quote:
Remember that in your scenario, there may be military officers ignoring the chain of command to pass intel to the media based on their opinion of the moral weight of that intel.
Actually I'd prefer things not go direct to the media - I don't consider the media particularly trustworthy in determining what is in the public interest - they act to serve their own commercial interests which are primarily about sensationalism and other ways to attract eye balls. I think we need some sort of third party that can be 'leaked' to and determines whether to pass it on.
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TomDavidson
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quote:
we can classify previous leaks as examples of what is and isn't legitimate disclosure and why they were or were not
I know you're speaking off the cuff, here, but I think you'll find this to be an impossible task for almost any diverse group of "we" you pick.

quote:
actually I'd like some sort of independent body that leaks can be passed to that can then determine whether the information should become public or not
First obvious problem: every intelligence organization in the world will subvert the people on that committee.
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LetterRip
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TomD,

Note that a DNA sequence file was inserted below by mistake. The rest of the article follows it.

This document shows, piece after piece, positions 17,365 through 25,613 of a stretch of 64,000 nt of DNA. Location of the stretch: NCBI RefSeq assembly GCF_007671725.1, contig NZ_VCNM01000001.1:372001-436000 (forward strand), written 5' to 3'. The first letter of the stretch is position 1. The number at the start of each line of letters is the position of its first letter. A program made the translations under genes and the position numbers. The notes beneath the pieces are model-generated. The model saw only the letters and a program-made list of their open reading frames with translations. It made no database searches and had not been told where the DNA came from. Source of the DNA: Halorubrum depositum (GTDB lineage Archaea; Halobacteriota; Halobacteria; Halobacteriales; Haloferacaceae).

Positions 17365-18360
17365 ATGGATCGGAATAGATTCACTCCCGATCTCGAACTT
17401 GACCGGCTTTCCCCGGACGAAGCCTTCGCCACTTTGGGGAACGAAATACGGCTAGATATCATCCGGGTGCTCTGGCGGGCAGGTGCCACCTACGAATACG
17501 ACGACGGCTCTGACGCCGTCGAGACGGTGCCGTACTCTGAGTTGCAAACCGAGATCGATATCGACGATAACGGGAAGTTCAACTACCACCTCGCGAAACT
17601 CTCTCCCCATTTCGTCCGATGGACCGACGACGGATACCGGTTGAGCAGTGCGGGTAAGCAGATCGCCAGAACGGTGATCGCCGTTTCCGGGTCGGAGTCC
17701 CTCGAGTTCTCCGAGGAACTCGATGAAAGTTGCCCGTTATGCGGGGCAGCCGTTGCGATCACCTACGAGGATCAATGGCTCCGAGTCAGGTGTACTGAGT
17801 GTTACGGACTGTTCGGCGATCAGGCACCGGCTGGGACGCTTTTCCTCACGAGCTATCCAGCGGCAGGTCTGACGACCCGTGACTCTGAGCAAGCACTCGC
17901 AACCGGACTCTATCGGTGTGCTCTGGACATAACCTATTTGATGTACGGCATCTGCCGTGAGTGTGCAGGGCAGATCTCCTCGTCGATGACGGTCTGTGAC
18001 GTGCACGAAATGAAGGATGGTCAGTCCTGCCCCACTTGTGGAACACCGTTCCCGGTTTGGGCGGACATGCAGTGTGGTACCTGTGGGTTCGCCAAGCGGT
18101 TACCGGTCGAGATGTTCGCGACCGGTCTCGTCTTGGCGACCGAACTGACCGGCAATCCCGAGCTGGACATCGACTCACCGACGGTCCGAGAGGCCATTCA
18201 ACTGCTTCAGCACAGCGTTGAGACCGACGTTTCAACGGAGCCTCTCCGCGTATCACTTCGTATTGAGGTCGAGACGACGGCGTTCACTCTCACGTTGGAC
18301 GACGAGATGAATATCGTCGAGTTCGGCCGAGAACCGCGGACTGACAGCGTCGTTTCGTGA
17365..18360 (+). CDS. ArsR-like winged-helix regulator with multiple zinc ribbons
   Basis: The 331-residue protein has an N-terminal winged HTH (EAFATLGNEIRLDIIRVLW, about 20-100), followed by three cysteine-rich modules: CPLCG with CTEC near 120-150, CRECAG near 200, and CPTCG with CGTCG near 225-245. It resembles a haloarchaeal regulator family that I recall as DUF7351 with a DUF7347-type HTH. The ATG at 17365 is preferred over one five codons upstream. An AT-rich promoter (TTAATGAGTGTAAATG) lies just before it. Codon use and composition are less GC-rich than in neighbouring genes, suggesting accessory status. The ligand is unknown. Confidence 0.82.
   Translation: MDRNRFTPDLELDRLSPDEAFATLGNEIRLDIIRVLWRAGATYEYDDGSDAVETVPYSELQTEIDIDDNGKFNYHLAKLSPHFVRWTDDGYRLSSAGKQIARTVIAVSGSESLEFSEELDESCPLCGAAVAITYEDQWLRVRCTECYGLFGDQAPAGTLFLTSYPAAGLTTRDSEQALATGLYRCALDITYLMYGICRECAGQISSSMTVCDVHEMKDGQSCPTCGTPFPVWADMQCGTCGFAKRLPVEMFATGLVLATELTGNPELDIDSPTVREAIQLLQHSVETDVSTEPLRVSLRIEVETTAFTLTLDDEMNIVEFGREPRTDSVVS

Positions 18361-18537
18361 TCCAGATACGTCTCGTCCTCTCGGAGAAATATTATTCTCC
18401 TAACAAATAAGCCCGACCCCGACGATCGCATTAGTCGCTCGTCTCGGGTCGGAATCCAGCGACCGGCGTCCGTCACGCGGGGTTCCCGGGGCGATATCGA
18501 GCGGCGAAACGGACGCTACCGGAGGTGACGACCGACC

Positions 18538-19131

for 'definitely legitimate' and 'definitely not legitimate' - I think most of the important things will be covered.

The individuals would have to be vetted for such a committee - probably same vetting process we have for others that are exposed to sensitive information.

I doubt most of the stuff would be of interest to foreign intelligence services - any who are interested probably already have individuals with access to such materials who are already compromised.

Also, historically lots of journalists have been spies, both for the US interests and foreign interests

http://www.nieman.harvard.edu/reportsitem.aspx?id=101913

http://news.bbc.co.uk/2/hi/americas/745535.stm

http://www.theatlantic.com/international/archive/2013/01/are-chinas-journalists-spying-on-us/267098/

http://www.carlbernstein.com/magazine_cia_and_media.php

[ June 03, 2013, 08:24 PM: Message edited by: LetterRip ]

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WmLambert
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Perhaps you're looking for objective criteria that will set standards not influenced by partisan groups within government?

Not easy to preclude all subjectivity - but maybe getting there piecemeal may be in order.

Too much is cloaked beneath "privacy issues" in the Constitution - but understand that there really is no privacy right written there. It is a derived concept - and moot. Most crimes are not done in daylight, they are hidden away. For instance, if the bedroom is ruled off limits, then pederasty prospers.

From a personal viewpoint, I believe the real culprit is in media bias. If most secrets are transparent, a spin can be made on any action that can injure or aid a person or cause. If honest and scrupulously correct, then knowledge of secrets should make the action stand on its own potential. Good action should be understandable and point toward good effects. Bad action should be required to explain itself.